On a recent fall evening, art appreciators, collectors and followers of California painter Dan McCaw gathered at Morris Whiteside Galleries on Hilton Head Island to see not just McCaw's work, but that of his two sons, Danny and John, as well.
The trio of artists came from Torrance to celebrate the opening of their most recent collection, "Dan, John & Danny McCaw: New Work."
Ben Whiteside, who with Jack Morris directs the activities at Morris and Whiteside, said he was totally taken with "Biding Time," a large canvas in shades of gray to white, with occasional flashes of persimmon orange and electric pink. The image of a young woman with a rosy-cheeked, almost expressionless countenance captured my imagination. Particularly unusual and compelling about this painting was that, unlike so much of Dan McCaw's work, which invites the viewer to participate in defining the detail, the face of the young woman was completely presented, right down to the angle of her head, the shape of her lips and, most especially, the focus of her gaze. The piece is filled with vision and insight.
The application was deftly manipulated, too. Wide swaths of the palest color provide the ground -- thickly applied and with a density we associate with oil and encaustic. There were moments when the impact of the piece seemed to reveal itself in the way a sculpture might suddenly emerge from shapeless stone.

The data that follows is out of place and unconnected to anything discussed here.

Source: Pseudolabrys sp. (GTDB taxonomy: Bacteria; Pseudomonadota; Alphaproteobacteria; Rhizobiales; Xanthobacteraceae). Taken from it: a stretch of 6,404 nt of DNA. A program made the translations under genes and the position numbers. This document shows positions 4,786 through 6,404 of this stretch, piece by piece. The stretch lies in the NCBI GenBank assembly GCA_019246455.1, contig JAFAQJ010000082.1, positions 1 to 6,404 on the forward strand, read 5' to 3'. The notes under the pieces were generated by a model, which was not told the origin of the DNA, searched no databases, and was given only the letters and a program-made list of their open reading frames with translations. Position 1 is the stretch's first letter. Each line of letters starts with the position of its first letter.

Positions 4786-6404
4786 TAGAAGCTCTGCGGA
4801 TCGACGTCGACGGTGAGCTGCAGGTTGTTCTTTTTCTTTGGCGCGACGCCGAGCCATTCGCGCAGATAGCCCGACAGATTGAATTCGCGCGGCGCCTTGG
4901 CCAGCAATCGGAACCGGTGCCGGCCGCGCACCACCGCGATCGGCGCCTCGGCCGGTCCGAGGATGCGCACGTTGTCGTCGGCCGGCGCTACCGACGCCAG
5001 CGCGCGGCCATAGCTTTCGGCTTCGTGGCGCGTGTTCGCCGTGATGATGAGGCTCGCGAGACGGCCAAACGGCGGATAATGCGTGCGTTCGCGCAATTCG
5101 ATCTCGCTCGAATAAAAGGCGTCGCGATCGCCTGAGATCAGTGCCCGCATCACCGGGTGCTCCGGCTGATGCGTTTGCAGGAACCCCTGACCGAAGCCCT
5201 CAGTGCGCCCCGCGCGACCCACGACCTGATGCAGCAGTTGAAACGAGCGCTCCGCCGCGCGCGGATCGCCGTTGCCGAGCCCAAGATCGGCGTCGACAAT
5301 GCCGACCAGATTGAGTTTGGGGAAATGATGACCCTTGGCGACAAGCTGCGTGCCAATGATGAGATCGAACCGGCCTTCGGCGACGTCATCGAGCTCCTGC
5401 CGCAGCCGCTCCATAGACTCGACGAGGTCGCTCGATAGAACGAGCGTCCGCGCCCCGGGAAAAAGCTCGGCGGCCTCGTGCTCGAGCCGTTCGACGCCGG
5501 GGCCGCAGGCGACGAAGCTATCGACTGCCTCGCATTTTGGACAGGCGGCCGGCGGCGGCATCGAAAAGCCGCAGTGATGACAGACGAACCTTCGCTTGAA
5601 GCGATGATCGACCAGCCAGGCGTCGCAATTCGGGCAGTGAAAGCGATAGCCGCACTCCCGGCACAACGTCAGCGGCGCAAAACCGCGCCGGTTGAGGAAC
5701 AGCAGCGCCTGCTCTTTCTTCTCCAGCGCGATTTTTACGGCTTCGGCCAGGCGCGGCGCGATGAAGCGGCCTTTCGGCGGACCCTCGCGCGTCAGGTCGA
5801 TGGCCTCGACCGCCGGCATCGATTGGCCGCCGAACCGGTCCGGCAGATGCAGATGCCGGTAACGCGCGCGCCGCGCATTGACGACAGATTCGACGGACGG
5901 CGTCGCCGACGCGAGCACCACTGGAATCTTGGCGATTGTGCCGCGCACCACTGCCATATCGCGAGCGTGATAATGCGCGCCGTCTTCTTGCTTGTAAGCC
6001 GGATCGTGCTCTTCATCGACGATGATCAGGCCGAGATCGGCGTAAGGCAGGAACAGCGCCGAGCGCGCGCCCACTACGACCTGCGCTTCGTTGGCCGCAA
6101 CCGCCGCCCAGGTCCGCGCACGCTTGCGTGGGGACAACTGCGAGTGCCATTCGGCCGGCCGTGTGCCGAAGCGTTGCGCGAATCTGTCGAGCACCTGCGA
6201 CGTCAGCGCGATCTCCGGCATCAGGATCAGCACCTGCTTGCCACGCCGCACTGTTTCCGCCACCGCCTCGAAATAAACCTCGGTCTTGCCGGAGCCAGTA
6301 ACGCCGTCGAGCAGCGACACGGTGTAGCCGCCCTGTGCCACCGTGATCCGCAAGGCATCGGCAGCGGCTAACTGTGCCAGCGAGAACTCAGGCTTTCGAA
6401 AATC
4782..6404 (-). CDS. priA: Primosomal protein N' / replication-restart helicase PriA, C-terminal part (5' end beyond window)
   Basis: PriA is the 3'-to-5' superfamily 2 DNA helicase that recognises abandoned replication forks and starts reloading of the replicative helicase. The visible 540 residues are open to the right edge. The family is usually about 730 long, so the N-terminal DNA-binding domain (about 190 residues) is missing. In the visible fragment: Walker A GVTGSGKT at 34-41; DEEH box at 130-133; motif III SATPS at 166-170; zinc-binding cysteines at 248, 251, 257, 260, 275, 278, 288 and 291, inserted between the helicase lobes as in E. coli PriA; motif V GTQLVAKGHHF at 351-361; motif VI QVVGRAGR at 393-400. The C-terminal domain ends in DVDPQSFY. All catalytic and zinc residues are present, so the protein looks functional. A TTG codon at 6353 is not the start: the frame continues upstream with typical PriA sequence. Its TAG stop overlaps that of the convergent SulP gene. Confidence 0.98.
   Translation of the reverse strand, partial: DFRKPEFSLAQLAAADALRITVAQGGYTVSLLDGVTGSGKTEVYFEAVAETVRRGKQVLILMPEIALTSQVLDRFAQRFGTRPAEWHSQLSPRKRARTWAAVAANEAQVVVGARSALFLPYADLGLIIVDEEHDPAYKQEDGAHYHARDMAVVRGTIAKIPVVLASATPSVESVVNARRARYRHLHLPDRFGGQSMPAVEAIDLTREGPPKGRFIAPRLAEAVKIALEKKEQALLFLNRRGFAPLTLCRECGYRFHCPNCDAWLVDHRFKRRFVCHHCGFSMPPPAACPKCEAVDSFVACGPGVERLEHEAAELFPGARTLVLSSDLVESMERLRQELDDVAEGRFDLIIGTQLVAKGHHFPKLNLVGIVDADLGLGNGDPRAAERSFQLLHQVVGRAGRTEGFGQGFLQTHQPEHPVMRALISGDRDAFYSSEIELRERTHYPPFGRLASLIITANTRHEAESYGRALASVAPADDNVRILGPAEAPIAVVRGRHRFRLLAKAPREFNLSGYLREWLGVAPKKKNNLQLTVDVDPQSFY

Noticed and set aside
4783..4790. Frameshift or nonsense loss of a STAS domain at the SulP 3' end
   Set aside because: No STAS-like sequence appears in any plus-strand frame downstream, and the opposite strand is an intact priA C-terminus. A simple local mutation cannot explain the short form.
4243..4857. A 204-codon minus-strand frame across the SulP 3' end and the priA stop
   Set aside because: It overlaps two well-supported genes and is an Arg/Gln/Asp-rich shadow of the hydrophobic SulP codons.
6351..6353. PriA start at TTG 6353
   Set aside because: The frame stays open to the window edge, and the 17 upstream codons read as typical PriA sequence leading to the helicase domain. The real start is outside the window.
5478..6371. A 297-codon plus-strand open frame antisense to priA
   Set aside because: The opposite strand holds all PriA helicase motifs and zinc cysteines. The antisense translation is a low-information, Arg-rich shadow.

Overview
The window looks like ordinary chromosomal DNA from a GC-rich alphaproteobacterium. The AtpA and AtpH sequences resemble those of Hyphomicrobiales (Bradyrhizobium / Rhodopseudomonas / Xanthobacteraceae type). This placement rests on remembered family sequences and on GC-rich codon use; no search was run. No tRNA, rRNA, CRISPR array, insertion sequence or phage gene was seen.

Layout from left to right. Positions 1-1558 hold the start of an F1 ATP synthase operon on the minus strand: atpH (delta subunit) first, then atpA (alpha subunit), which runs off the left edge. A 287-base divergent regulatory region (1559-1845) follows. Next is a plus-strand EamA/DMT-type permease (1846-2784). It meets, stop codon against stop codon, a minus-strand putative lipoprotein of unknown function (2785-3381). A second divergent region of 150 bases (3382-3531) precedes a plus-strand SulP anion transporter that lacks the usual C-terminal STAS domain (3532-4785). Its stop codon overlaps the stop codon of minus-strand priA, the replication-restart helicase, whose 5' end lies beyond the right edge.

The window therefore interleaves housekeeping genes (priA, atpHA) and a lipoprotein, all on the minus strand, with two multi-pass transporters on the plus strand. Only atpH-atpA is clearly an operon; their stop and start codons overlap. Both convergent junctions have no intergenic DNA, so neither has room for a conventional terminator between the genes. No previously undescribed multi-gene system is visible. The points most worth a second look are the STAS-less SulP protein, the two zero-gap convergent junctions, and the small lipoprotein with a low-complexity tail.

As I continued through the gallery celebrating the richness I found in the work of the three, the astonishing face of that incredible woman remained in my memory.
The impact of the relationship between father and sons is apparent.
"The unifying characteristic in all of us, besides our passion for our work, and achieving our desired outcome, is pushing our own limits," Dan McCaw said. "We encourage each other to push each other to explore all options and to arrive at new emotional connections."
John McCaw's work is wonderfully abstracted. Make sure to see the strikingly horizontal "Orange Appeal" and the earthy "Textured Field." These are compelling pieces made the moreso through their contrast and their size, 40-by-48 inches. They are perfect examples of the heavily encrusted earth tone paintings for which he is known. Again, though abstracted paintings, they are rich in form, design and shape.
Danny McCaw provides an image that is a reflection of his perception of life experiences. The subject matter, though, he said, is secondary. It is his response to his focus that captures his attention, and this directs his accomplishment.
"A Point in Time," a generous 35-by-35 inches oil on board, is loaded with moody impact, and characterizes his artistic focus. It provides the viewer with a perfect example of his mastery of his medium. Here we can appreciate his successful outcome through careful texturing, which he achieves not only by his application and building of layers, but also by way of his careful sanding and scraping.
"I think there are common threads that run through our paintings," Danny McCaw said. "Not limited to color nor the application."
The exhibit flowed artfully through the galleries. I enjoyed not only the image and composition, but, very especially, the application.
"We do work and support each other in our studio ... and really are not critics of each other's work," Dan McCaw said. "We keep our comments positive ... I think we all become our own judge."
The work of the three will remain on view at Morris & Whiteside through the weekend.
Artist, musician, teacher and writer Nancy K. Wellard focuses on portraying and promoting the cultural arts, first in Los Angeles and, for close to 30 years, in the Lowcountry.